By Cierra Olivia Thomas Williams, Prevention Specialist
At some point in the last five years the phrase “vulnerable populations,” used heavily in grant announcements and research articles, has leaked into my writing and my speech, especially in professional settings. For years I introduced myself as a Preventionist who works with vulnerable people or populations to engage in sexual violence primary prevention (SVPP). Last fall I attended a presentation that left me feeling challenged by how I understood vulnerability and the way I have used it to construct a frame for the work to end sexual violence (SV) against people with disabilities.
The fact is all humans are vulnerable and all humans are exposed to varying degrees of risk for different kinds of harm throughout their lives. Vulnerable is an adjective that means easily hurt, wounded, or attacked (from the Latin verb “to wound”). In a culture that glorifies, normalizes, and capitalizes on violence it makes sense to have such language to describe people. When vulnerability becomes shorthand for the problem of historic and continuous inequity within and across systems, bias can thrive, and the connection to the problem—systems inequity for people with cognitive disabilities—is lost. Vulnerability then becomes a tool of silence integrating to the cultural scaffolding of sexual violence as an option with few consequences for people who harm.
People with cognitive and developmental disabilities experience disproportionate rates of sexual violence, but they are not inherently more vulnerable to violence victimization or perpetration than people without disabilities. Instead of seeing an individual as “vulnerable” we should look towards the disproportions or inequalities in our society that make some people more vulnerable to sexual violence and address the willingness of people who cause harm to exploit those inequities to abuse people with disabilities.
People with cognitive or developmental disabilities have less access to opportunities and resources across the lifespan and it is these differences that are disabling to individuals and their families. It is not the person’s identity that makes them vulnerable. The scale of exclusion from protective systems of support—like having one’s basic needs met and connectedness through a variety of human experiences across the lifespan—makes a person vulnerable to increased risk of experiencing violence or causing harm. This makes critical the need for sexual violence prevention strategies that create protective environments.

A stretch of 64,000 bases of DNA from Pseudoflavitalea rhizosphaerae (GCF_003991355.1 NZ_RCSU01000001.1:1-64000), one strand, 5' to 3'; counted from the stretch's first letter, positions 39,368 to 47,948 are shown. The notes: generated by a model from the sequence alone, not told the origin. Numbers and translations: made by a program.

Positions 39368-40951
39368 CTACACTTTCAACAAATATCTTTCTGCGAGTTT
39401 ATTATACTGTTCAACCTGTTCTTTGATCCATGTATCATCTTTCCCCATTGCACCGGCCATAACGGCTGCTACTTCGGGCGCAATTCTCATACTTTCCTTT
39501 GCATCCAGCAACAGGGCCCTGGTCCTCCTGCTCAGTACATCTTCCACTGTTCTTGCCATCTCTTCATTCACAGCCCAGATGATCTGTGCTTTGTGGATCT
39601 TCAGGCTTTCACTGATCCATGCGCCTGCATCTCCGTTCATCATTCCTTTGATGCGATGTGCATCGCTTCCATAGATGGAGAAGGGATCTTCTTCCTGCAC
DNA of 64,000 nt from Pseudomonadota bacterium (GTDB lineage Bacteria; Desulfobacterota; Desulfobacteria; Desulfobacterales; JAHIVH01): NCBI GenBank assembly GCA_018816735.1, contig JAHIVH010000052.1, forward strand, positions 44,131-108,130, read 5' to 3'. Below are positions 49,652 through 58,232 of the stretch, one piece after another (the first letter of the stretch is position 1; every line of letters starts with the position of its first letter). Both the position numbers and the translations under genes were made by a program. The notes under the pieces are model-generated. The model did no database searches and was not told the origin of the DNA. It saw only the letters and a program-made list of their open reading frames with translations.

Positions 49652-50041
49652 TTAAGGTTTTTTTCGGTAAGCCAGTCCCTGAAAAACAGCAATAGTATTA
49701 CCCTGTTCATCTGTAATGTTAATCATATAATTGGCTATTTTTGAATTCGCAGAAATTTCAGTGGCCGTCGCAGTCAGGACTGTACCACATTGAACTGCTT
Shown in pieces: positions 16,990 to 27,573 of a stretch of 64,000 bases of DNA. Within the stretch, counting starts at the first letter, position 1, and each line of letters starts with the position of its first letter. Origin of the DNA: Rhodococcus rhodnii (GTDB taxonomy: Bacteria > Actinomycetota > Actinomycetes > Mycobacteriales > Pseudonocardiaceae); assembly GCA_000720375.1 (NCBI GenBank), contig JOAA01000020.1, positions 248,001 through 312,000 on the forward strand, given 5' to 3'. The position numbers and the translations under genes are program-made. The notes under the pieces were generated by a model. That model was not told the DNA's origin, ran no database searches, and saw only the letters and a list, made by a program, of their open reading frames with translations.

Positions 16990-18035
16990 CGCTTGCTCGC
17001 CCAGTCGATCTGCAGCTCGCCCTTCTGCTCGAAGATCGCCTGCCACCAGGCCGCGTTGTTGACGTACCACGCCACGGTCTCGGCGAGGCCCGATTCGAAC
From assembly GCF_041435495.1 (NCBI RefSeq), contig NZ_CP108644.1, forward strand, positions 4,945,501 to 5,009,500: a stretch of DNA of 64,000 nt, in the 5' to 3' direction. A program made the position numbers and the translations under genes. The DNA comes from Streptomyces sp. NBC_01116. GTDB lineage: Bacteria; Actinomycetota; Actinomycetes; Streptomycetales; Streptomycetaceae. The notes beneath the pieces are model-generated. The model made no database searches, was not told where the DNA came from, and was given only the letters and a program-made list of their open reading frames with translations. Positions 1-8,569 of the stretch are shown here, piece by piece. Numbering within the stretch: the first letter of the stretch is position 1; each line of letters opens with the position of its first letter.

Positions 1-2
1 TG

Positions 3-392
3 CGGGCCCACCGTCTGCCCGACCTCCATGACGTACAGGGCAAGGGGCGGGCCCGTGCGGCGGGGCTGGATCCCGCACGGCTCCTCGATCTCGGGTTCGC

When our prevention strategies address community or neighborhood specific risk factors, like poverty, no internet access, or inaccessible and unavailable public transportation, we create opportunities for safety, stability, and nurturance among people. This connectedness-architecture is population level infrastructure that reduces toxic stress—a precursor to violence perpetration—broadly benefitting everyone in the community. It is from within this web of social connectedness experiences that humans can and do take risks in relationships and build resilience. Resilience is a survivor’s callous, it does not prevent sexual violence or vulnerability, but social connectedness does.
Our organizations can lead with policies and practices that support human connectedness among staff, such as paid family leave, and tele-commuting post-pandemic. In day-to-day operations, addressing inequity within our prevention practices could include budgeting time, space, and dollars to create accessibility in events, on websites, and in programs; organizations can also create accessible in-person and online meeting environments. Prioritizing accessibility creates an invitation for people with disabilities to be part of and learn about the work of prevention. However, accessibility is a legal baseline and not the same as inclusion.
Building connectedness across difference requires time, trust, genuine understanding, and intentional relationship building with people with disabilities. It is harder for me as a professional primary preventionist of violence to replicate structurally supported inequitable conditions in my work if I am accountable to people with disabilities. My professional inclusion practice is in the elevating of the voices of people with disabilities in the work to end sexual violence. Because the Rape Prevention and Education grant allows consultants to be paid an equitable rate, people with disabilities are paid for their feedback and contibutions to end sexual violence. I have colleagues with disabilities who are willing to help me learn when I am using able bias and ableism in my prevention strategies and leadership practices. Recognizing and acting against bias and discriminately wielding equity is critical to ending sexual violence in Indiana.
The problem of sexual violence is not with individuals, but with how individuals and systems use power-over to maintain the status quo. I am a gatekeeper of sexual violence prevention work in Indiana and I can cause harm through my professional practices. I am a Prevention Specialist who works with leaders and decision makers in our state to address the lack of access to opportunities and resources for people with disabilities who are continually segregated, isolated, and marginalized from essential systems like transportation, employment, and education, and from critical violence prevention strategies and crisis intervention services. By addressing equity in internal organizational practices and in external partnerships, preventionists can work to change the systems that marginalize and devalue people and construct vulnerability. We can’t shorthand anti-oppression work—there is nothing short or easy about it.